E.T.: The Extra-Terrestrial
What parents need to know
Parents Need to Know
Parents need to know that Steven Spielberg's classic has some scenes of mild peril that may be too intense for younger children. For example, E.T. looks like he has died in one scene. There is brief but strong language by today's standards for a PG movie (like"bitch" and "s--t"). E.T. contains one of the most memorable product placements ever, Reese's Pieces, as well as a scene in which Elliott feels slightly drunk, because E.T. has indulged in a beer. Families should also be aware of the fact that the movie was criticized for having a complete absence of non-white characters.
What's the story?
A young boy named Elliott (Henry Thomas) discovers an extraterrestrial that had been left behind by his fellow aliens hiding near his house. After he brings E.T. home, it becomes clear that the benevolent otherworldly creature Elliott dubs E.T. can't survive in Earth's atmosphere and must return to his home planet. While hiding E.T., Elliott develops a close friendship and a connection that binds them to each other. With the help of Elliott, his siblings, and their pals, E.T. sends a rescue message to his planet, but Elliott all of a sudden finds himself facing government scientists who want to capture and study E.T. instead of allowing him to return home. The 2012 Anniversary Edition includes interviews with director Steven Spielberg as well as some on-set production footage.
Is it any good?
It's difficult to review a movie that was a cultural touchstone of one's childhood, because there are personal memories enmeshed with the movie itself. Although kids no longer dress as E.T. for Halloween or recite his famous line, "E.T. phone home," the kind extraterrestrial remains one of the most recognizable creatures in movie history, and that is due to director Steven Spielberg's genius. Not only is the movie a sci-fi adventure with unforgettable images (the flying bicycle scene alone is worth the cost of a rental), but it's also a family drama (divorced mother trying to raise three kids without her ex's help; children who are wary of trusting adults) and beautiful exploration of a unique friendship (the special connection E.T. and Elliott share is precious).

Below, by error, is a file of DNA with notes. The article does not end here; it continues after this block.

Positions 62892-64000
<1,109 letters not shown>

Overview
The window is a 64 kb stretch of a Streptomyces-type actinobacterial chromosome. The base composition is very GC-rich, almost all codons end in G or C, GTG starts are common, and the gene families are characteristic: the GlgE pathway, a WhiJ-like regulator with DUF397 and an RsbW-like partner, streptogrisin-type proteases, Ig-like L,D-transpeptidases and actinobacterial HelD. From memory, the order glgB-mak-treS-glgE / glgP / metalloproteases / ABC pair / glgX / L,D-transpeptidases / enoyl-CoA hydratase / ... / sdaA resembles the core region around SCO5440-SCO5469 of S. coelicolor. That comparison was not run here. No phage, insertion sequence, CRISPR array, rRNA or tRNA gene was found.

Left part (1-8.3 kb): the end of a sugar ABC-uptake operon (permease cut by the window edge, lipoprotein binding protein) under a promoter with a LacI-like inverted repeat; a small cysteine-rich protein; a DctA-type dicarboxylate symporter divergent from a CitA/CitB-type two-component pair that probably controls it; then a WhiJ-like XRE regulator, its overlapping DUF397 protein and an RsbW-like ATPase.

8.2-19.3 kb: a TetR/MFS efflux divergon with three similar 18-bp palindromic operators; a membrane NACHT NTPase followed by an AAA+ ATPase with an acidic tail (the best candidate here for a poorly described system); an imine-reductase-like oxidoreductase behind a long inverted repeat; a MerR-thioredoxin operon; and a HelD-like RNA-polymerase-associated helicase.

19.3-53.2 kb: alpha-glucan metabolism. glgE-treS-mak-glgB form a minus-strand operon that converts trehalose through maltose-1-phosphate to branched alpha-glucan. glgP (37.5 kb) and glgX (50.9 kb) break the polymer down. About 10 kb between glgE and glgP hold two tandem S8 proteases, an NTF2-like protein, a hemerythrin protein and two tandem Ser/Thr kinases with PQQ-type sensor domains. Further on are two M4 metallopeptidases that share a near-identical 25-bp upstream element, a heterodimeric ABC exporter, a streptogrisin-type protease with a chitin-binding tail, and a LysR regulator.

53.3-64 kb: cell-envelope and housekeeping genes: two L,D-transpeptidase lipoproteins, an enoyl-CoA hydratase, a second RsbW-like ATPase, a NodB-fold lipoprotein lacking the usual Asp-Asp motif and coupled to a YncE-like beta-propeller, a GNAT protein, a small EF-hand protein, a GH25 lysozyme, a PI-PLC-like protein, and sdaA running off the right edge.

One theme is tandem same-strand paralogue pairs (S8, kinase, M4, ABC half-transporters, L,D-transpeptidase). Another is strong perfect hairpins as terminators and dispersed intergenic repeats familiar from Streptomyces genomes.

The performances, especially the kids -- Thomas, 6-year-old Drew Barrymore as Elliott's baby sister Gertie, and Robert Macnaughton as his older brother Michael -- are exceptional and genuine. Dee Wallace, who a year later also played a besieged mother in Cujo, perfectly captured the frustration and at-times insanity of single parenting, which in the early '80s was an unconventional family structure in movies. John Williams' score soars, and the special effects are still dazzling, even if younger audiences are used to much slicker by now. After more than 25 years, E.T. continues to tug at heartstrings and prove Spielberg is a master storyteller.
Families can talk about...
Families can talk about the way that the adults and the kids in the movie see things differently and have a hard time understanding each other's perspective. Why do Elliott and his siblings understand E.T. in a way the adults in the movie can't?
How does the movie portray parent-child relationships? Could Elliott have talked to his mother about E.T.?
Compare E.T. to other movies featuring aliens. Why are aliens usually scary and dangerous rather than peaceful?
|Theatrical release date:||June 11, 1982|
|DVD release date:||October 9, 2012|
|Cast:||Dee Wallace, Drew Barrymore, Henry Thomas|
|Topics:||Adventures, Friendship, Space and aliens|
|Run time:||115 minutes|
|MPAA explanation:||language and mild thematic elements|